What to ask for from your web developer

briefing your developer

Ok, so this is your first website or maybe you’re revamping your current website.  

Knowing what to ask your web developer as part of your brief to them can save you a lot of grief and disappointment by making sure you get some web fundamentals addressed as part of your initial website build.

The number of times I’ve looked at a website and some basic best practice features have not been included is alarming. The worst I ever came across was about 10 years ago, before cloud and solution based web platforms like Wordpress and Joomla etc were common. The site was built entirely out of images and not a word of text showed on the site. This meant that the site looked great but it never saw the light of day in a search engine because there was no content to be indexed - yes I did say this was few years ago before the search engines got savvy with indexing images.

Today, making a website is pretty easy with so many sophisticated hosted/cloud based tools and platforms out there. Web developers and savvy tech types are easily able to make a website in no time. My problem is that they are so rarely built with proper thought put into what the business and it’s customers need. This is why so many small businesses end up with a website that doesn’t return much value.

With this in mind, here’s my top 7 things to ask for when your brief your developer. This way you can ensure that your website will bring value by bringing and converting your visitors to loyal customers/ followers.

1. Site is optimised and ready for you to start ranking in search engines.

Again, you might not think it’s necessary, but I’m on a crusade to stop the most common complaint of ‘my websites not found in the search engines.’

Being found in Google and Bing and other like engines is very powerful. It means that your offering/servicing/product is there, right in front of the potential customer at the very moment that they are looking. It has contextual, in the moment power.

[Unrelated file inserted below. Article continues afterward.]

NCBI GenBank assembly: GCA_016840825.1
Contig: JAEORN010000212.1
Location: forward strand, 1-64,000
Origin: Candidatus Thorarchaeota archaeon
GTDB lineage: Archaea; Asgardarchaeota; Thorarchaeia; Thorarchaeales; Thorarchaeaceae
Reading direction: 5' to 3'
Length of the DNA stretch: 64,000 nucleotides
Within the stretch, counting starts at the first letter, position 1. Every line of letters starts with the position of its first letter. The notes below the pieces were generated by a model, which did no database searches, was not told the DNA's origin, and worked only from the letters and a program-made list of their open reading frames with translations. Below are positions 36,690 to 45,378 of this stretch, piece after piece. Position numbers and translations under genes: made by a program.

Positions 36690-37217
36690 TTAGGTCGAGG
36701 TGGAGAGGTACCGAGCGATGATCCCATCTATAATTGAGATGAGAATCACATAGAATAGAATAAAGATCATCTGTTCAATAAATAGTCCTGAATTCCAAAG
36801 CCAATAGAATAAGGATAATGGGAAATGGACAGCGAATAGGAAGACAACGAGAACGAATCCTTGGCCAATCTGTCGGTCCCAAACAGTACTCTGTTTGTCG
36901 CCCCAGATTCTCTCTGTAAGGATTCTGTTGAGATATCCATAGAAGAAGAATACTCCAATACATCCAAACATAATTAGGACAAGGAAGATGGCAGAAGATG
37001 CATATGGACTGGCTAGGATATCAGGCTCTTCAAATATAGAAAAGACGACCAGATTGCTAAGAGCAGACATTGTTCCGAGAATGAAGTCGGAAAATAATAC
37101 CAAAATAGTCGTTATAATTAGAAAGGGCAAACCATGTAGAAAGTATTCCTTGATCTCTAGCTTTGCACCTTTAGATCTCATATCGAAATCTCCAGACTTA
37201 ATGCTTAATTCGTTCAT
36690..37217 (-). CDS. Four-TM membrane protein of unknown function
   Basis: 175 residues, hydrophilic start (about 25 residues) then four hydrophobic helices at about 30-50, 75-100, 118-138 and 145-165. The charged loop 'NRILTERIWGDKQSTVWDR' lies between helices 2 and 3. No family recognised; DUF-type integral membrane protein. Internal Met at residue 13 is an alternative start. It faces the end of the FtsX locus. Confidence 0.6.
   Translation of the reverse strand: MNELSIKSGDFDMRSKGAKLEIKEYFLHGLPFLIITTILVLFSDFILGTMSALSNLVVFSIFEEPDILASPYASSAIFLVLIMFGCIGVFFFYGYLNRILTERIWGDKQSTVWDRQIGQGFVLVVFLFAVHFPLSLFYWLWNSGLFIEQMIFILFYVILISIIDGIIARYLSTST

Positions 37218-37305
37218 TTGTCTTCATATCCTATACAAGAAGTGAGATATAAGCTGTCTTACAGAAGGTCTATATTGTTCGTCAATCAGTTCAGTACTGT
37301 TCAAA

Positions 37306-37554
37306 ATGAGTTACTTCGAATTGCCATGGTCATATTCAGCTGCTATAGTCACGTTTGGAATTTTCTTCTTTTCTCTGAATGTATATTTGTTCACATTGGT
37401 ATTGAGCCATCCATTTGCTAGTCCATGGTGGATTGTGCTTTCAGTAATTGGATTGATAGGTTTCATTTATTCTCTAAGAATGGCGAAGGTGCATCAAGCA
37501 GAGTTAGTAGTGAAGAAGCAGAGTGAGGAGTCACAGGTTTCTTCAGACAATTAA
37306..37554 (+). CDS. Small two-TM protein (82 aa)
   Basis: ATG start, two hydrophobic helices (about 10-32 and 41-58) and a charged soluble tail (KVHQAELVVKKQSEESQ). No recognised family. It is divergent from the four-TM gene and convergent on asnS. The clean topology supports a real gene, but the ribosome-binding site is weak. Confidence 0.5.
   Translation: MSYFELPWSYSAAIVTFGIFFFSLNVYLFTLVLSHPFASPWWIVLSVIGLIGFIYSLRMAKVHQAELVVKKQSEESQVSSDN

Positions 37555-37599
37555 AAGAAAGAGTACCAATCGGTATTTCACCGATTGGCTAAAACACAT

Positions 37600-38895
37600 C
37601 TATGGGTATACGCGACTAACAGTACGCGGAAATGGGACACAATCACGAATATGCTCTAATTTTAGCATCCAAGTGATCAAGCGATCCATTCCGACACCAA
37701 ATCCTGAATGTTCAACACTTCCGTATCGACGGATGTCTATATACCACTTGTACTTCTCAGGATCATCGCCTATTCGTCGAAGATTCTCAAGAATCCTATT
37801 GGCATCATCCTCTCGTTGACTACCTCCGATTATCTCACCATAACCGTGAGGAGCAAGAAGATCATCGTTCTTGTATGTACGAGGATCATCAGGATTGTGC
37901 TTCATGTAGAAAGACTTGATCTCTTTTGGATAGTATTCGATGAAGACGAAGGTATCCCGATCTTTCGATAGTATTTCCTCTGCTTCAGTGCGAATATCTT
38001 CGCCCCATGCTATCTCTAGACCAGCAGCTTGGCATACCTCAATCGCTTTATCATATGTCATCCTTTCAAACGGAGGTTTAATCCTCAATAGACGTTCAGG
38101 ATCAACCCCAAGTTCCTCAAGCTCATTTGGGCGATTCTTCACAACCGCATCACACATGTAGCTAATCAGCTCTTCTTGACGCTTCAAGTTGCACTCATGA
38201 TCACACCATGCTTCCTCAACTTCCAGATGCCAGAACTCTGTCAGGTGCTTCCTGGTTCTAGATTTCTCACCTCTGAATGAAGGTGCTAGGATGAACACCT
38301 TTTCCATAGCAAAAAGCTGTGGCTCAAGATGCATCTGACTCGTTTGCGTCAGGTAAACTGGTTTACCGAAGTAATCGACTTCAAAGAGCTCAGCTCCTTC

If you honestly can say that you don’t want to be found in any search engine then skip on by my friend, to the next point.

For your developer, this means that they must make sure that page titles, descriptions and H1 tags can all be accessed in the CMS by you to optimise the keywords easily unless you know all the keywords for each of your pages now - and you are never going to need to change them again. Guaranteed, from an ongoing perspective, you’re best off being able to tweak and optimise these as you go along.

They - the developer - should also know exactly how your website will perform from a speed perspective. This matters to the search engines when ranking sites. Slow sites are ranked down. This means that any decisions that are made around fonts, images and plugins should all be assessed for speed and involve a discussion with you.

Another must have is an xml sitemap. Search engines love sitemaps and if you don’t have one in place, then this will be a problem to get good rankings in the search engines.

I reviewed a website recently for a client in healthcare, frustrated that the site didn’t appear on site engines - not even for her company name. I discovered that there was no sitemap and the site description contained keywords for the actual web developer and CMS they used. Sigh.

2. List your site goals and transactional needs

So this is a bit work for you, but really if you go to a web developer without a clear list of exactly what you need your website to do and have, then it’s not your developers fault if it doesn’t live up to your expectations. After all, it’s not their job to analyse your business and determine your digital requirements. You're hiring them to build the thing. After all, you wouldn’t hire a builder to design and draw up plans of your perfect house, right?

By doing this you’ll also know what goals you want tracked in the next step.

3. Google analytics setup and operating

Knowing if your website is doing what it should be doing for your business is fundamental. Otherwise your wasting you time with a ‘close your eyes and hope for the best approach’.